Dr. Renee Clauselle, a practicing child psychologist with a private practice in Franklin Square, New York, and Director of School Mental Health Services at St. John’s University, gives tips on how to empower children and adolescents to overcome bullying.
According to Dr. Clauselle, there are certain children who are more likely to be bullied. The character profiles for victims are typically passive or submissive types. These children usually have the following characteristics:
• Cautious, sensitive, quiet, withdrawn and shy
• Are often anxious, insecure, unhappy and have low self-esteem
• May be depressed and/or obsessed with thoughts of suicide much more often than their peers
• Often do not have a single good friend and relate better to adults than to peers
• If they are boys, they may be physically weaker than their peers
• Often kids with learning or attention problems are targeted, especially if the class perceives that the teacher may not like the child
“In order to reduce your child’s chances of being victimized, it is important to help them appear less likely to be an easy target,” Dr. Clauselle said. “Helping your children with the following things — assertiveness training, problem solving, confidence and self-esteem building and resiliency training — can help.”
According to Dr. Clauselle, parents should have open conversations about various social issues with their children before any problems begin. She encourages parents to make these conversations commonplace in the home. This can be done by:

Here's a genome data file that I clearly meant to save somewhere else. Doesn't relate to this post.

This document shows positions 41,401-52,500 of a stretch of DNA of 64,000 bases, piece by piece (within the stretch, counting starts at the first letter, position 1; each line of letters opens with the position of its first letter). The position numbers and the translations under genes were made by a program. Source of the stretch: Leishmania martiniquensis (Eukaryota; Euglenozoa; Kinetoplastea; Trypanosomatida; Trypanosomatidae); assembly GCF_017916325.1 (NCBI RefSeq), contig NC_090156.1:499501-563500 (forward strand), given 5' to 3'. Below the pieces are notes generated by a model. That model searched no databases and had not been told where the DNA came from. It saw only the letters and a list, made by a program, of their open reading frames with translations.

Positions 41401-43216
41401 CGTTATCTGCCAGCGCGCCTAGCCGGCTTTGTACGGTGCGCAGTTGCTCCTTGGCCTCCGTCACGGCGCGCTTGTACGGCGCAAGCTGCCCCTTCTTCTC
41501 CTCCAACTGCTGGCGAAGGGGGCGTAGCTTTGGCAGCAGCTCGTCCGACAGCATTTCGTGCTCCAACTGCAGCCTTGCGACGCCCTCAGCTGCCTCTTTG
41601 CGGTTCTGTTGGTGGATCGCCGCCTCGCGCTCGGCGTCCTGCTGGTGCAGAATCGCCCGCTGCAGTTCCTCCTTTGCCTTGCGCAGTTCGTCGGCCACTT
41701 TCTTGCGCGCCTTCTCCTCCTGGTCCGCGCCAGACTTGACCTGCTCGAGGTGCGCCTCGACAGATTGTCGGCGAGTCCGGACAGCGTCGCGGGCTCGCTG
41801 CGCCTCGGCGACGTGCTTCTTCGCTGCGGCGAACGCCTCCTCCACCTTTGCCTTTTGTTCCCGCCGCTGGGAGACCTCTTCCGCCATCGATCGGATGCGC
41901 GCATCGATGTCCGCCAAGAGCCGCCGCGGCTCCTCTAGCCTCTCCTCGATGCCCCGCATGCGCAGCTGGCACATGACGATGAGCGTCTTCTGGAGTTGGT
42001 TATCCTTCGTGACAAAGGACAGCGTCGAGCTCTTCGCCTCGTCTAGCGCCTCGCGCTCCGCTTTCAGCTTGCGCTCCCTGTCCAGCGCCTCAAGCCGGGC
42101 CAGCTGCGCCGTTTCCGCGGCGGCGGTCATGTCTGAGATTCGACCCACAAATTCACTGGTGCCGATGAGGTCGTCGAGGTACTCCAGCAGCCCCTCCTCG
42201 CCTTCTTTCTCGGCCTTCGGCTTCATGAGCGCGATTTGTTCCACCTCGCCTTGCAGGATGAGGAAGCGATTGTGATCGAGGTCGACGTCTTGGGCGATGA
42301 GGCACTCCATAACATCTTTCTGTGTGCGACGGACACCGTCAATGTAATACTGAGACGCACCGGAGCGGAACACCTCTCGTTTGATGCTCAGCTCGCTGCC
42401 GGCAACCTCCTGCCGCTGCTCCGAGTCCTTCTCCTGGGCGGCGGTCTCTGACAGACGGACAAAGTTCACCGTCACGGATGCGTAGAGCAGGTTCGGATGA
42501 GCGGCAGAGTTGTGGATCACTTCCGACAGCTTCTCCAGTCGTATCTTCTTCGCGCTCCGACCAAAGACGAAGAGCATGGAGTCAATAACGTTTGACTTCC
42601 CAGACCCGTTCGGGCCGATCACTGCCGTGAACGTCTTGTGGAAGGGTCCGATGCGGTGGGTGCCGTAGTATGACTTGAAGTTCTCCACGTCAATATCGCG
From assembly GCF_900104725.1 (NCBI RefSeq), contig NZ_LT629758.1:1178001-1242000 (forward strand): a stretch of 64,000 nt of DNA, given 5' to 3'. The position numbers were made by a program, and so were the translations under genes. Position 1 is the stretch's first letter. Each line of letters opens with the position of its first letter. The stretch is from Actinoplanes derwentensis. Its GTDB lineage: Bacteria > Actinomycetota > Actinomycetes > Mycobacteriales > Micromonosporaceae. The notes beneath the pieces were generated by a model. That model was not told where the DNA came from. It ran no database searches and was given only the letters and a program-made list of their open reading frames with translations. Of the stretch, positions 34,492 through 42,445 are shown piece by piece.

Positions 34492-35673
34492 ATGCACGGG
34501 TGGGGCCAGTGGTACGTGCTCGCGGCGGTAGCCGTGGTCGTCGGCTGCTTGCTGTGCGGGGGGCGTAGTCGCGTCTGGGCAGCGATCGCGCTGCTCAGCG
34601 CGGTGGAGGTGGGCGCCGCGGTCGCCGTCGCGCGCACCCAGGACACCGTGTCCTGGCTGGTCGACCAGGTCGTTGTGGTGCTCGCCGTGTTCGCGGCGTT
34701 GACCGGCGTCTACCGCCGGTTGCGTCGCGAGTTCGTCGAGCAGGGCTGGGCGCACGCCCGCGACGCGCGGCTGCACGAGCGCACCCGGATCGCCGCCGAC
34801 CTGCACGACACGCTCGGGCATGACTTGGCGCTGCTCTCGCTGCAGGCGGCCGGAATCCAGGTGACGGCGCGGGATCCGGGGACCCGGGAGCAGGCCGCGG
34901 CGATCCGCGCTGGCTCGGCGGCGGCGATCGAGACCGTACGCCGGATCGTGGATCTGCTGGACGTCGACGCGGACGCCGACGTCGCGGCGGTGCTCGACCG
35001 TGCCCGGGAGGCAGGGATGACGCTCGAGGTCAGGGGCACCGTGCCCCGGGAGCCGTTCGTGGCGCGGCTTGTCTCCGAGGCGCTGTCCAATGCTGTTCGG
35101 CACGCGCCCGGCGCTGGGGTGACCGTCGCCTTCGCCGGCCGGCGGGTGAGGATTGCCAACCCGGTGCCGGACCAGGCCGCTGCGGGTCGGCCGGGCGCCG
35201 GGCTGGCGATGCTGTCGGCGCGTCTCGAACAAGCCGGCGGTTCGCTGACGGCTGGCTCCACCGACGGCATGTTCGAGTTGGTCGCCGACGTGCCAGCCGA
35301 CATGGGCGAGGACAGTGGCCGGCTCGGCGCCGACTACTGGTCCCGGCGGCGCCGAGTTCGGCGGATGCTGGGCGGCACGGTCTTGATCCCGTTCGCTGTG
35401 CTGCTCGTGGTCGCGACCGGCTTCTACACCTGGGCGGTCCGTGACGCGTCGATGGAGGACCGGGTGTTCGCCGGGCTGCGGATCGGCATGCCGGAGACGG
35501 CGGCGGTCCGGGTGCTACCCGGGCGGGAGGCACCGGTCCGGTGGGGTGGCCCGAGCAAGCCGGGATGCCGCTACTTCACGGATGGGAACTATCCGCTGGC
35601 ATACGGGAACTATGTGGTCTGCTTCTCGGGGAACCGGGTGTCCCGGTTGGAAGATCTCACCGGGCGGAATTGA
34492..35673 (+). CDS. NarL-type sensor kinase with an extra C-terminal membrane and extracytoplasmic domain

• Role playing different possible scenarios with your child and have them practice being more assertive in their response
• Have your child practice their response in front of a mirror so they are aware of their facial expressions, posture and body language
• Have your child make an audio recording of their voice so they are aware of how they sound to others. Listen with your child: Are their statements strong, believable and firm?
• Send your child to school with a “toolbox” they can use to solve or negotiate social concerns
• Make sure your child knows when to get an adult involved
• Show off your problem-solving and negotiation skills by modeling for your child an appropriate, respectful, but assertive way of dealing with a social issue
“Parents should be very involved in making their children resilient, self-confident people but they should also teach their children to stand up for themselves without being overly aggressive,” Dr. Clauselle said.
If parents or children need more help in overcoming social abuse, Child and Family Psychology, located in Franklin Square, New York will be holding Assertiveness Training and Confidence Building workshops for children, tweens and teens. Please go to www.psychologists4kids.com and sign up for the “Bully-proof My Kid” workshops. Additionally, a parent series will be offered to parents looking to build resiliency and confidence in their children.